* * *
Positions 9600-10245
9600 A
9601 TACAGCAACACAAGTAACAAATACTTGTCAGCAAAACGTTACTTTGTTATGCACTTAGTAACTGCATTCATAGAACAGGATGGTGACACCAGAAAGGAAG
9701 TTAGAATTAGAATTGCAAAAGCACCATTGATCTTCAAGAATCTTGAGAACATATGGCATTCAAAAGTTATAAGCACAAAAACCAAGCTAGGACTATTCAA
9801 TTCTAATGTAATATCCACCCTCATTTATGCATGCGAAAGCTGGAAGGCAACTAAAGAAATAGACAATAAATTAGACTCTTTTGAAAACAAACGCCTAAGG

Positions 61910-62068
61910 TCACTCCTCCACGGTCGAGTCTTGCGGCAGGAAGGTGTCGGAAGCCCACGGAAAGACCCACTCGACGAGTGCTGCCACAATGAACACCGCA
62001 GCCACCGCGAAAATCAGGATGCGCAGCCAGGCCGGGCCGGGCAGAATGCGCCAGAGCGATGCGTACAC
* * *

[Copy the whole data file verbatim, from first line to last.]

Positions 9600-10245
9600 A
9601 TACAGCAACACAAGTAACAAATACTTGTCAGCAAAACGTTACTTTGTTATGCACTTAGTAACTGCATTCATAGAACAGGATGGTGACACCAGAAAGGAAG
9701 TTAGAATTAGAATTGCAAAAGCACCATTGATCTTCAAGAATCTTGAGAACATATGGCATTCAAAAGTTATAAGCACAAAAACCAAGCTAGGACTATTCAA
9801 TTCTAATGTAATATCCACCCTCATTTATGCATGCGAAAGCTGGAAGGCAACTAAAGAAATAGACAATAAATTAGACTCTTTTGAAAACAAACGCCTAAGG

Positions 61910-62068
61910 TCACTCCTCCACGGTCGAGTCTTGCGGCAGGAAGGTGTCGGAAGCCCACGGAAAGACCCACTCGACGAGTGCTGCCACAATGAACACCGCA
62001 GCCACCGCGAAAATCAGGATGCGCAGCCAGGCCGGGCCGGGCAGAATGCGCCAGAGCGATGCGTACAC